6 June 2014
Government actuary report shows North Queensland strata insurance market is fair and operating properly
The independent Australian Government Actuary’s latest strata title pricing report, released today, shows the market is operating efficiently and intervention cannot be justified, the Insurance Council of Australia (ICA) said.
The AGA’s Second Report on Strata Title Insurance Price Rises in North Queensland concludes that premiums in North Queensland reflect the much higher risk and the volatile claims experience in the region compared with other Australian markets.
ICA CEO Rob Whelan said: “The Australian Government Actuary conducted a thorough and independent investigation using claims data going back to 2005-6. The report provides the facts about strata pricing in east coast and northern Australian insurance markets, and explains the complex pricing factors in play in the volatile North Queensland market.
“It concludes that insurers are not gouging – they are providing appropriate risk-priced products after a period of underpricing that reflects North Queensland’s high exposure to cyclones compared with other markets.
“The report supports the evidence that insurers have provided to the Federal and Queensland governments since 2011, and also demonstrates that pricing is reasonable.
“The insurance market continues to respond to the challenges of North Queensland through innovative solutions and recent new market entrants.
“Market driven responses are the only practical and appropriate solution, and we implore governments to take this report into account before considering any form of intervention.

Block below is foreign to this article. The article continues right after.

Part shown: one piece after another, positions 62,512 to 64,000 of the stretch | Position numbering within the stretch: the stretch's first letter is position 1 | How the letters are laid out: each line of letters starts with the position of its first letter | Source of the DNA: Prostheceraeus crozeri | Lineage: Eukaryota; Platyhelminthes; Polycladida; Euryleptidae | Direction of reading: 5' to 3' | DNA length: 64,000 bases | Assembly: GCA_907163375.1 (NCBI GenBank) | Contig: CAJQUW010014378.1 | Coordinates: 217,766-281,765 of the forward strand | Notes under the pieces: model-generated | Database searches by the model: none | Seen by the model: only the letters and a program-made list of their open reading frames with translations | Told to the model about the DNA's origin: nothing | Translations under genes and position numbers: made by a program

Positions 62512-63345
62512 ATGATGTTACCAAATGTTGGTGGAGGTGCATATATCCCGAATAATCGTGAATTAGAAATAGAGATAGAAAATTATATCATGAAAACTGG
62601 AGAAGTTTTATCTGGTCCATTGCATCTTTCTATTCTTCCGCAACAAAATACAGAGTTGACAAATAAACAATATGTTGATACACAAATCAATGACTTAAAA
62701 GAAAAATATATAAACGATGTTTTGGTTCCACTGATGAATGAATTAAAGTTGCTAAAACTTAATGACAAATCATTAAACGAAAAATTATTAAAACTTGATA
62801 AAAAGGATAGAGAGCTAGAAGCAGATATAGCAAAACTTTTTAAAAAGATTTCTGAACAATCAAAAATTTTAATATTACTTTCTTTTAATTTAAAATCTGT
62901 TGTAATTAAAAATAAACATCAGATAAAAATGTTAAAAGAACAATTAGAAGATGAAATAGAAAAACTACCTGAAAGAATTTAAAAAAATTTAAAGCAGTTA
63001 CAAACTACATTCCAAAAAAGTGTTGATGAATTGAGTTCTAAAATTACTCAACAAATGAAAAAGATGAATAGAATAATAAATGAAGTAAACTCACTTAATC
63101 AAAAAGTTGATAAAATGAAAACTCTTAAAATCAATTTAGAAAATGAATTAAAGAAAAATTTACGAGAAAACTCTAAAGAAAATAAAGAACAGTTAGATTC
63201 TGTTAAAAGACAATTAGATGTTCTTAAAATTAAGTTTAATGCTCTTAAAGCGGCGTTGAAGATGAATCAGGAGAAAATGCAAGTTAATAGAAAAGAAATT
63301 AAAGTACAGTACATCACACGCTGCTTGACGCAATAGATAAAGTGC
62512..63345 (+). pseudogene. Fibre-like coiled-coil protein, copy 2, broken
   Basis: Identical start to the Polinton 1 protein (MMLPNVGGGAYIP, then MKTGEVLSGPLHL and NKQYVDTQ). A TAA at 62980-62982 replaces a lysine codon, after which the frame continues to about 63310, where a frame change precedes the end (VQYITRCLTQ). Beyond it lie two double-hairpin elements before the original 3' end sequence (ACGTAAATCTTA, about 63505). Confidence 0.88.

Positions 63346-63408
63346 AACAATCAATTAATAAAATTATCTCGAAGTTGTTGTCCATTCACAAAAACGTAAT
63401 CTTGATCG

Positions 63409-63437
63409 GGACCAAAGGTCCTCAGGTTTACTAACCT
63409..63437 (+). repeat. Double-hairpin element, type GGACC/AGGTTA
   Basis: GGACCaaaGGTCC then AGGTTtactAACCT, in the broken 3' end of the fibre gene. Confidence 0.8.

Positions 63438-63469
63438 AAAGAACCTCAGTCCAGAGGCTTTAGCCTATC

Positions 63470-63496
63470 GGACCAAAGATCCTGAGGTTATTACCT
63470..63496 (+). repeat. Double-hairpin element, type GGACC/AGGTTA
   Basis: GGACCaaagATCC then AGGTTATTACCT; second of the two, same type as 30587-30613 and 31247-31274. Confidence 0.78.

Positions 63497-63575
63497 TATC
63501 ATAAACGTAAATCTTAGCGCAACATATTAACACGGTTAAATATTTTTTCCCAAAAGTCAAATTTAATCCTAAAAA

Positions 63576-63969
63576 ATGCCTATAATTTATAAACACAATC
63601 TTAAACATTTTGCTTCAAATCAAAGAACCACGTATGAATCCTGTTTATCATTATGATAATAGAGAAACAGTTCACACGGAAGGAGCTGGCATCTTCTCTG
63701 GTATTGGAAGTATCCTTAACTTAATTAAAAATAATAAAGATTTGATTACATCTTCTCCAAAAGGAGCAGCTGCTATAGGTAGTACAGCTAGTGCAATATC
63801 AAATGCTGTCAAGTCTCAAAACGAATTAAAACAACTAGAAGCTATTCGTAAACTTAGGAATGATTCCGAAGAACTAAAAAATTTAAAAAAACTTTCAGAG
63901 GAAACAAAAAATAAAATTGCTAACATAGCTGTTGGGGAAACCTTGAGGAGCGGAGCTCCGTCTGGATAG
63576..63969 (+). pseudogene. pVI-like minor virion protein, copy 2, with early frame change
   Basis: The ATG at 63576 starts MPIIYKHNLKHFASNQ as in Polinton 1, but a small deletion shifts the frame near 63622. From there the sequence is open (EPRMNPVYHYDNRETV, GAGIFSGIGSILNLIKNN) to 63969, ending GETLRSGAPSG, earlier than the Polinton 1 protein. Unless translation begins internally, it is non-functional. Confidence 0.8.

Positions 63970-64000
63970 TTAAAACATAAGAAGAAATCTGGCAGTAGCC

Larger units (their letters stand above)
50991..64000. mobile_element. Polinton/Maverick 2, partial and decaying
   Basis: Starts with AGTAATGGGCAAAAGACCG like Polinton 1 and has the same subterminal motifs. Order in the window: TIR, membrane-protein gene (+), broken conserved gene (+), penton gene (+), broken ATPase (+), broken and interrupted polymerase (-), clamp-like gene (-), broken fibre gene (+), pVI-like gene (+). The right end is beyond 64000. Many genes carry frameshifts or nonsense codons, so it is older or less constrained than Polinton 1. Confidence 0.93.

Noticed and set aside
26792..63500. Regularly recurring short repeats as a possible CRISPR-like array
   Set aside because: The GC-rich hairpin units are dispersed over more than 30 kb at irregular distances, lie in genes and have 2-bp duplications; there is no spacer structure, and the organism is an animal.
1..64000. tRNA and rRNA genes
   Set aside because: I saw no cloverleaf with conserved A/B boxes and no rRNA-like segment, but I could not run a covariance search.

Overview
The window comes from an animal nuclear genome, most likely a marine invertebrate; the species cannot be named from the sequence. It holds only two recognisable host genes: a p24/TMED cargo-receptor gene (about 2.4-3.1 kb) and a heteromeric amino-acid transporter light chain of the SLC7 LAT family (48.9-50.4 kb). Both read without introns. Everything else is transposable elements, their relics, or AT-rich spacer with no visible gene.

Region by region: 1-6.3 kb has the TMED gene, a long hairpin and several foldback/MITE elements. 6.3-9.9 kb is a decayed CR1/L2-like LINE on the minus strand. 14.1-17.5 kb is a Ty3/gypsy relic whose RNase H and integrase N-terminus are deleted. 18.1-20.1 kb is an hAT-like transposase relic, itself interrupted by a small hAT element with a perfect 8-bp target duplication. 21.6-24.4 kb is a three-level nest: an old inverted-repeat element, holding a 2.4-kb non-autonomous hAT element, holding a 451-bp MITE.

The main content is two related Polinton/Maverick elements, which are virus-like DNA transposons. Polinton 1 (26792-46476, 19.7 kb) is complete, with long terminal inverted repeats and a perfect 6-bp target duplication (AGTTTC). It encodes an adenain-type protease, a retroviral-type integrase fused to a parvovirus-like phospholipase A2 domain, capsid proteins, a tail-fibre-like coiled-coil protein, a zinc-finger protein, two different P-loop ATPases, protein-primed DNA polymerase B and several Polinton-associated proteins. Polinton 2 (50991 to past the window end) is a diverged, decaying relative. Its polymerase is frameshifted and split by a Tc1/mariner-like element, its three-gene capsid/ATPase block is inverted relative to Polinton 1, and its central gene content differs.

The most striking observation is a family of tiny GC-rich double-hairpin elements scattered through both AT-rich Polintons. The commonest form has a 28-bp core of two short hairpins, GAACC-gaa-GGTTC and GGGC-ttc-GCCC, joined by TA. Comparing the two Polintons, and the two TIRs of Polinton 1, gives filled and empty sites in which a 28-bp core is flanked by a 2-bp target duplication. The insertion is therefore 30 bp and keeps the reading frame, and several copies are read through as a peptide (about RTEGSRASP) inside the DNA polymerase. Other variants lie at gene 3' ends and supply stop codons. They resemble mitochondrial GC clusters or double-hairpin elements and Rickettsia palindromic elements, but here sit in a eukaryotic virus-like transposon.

“The greatest risk for governments in market intervention is reduced competition and consequently further negative pricing pressures for consumers.”
The ICA believes government action should focus on mitigation measures, developing appropriate planning and development controls and supporting consumers through education and hazard data.
These actions are supported by the 2013 Productivity Commission report into Barriers to Effective Climate Change Adaptation and this week’s study by the Climate Institute.
Consideration should also be given to removing or reducing state stamp duties on strata insurance products as a step towards abolition of all insurance taxes.
Mr Whelan said the ICA was developing affordability initiatives that were helping to communicate the relationship between risk, available data and premiums to consumers and all levels of government.
“We continue to work closely with all governments in Queensland, and nationally, to source appropriate hazard data to help reduce the uncertainty in assessing risk and calculating premiums for Queensland households and businesses,” Mr Whelan said.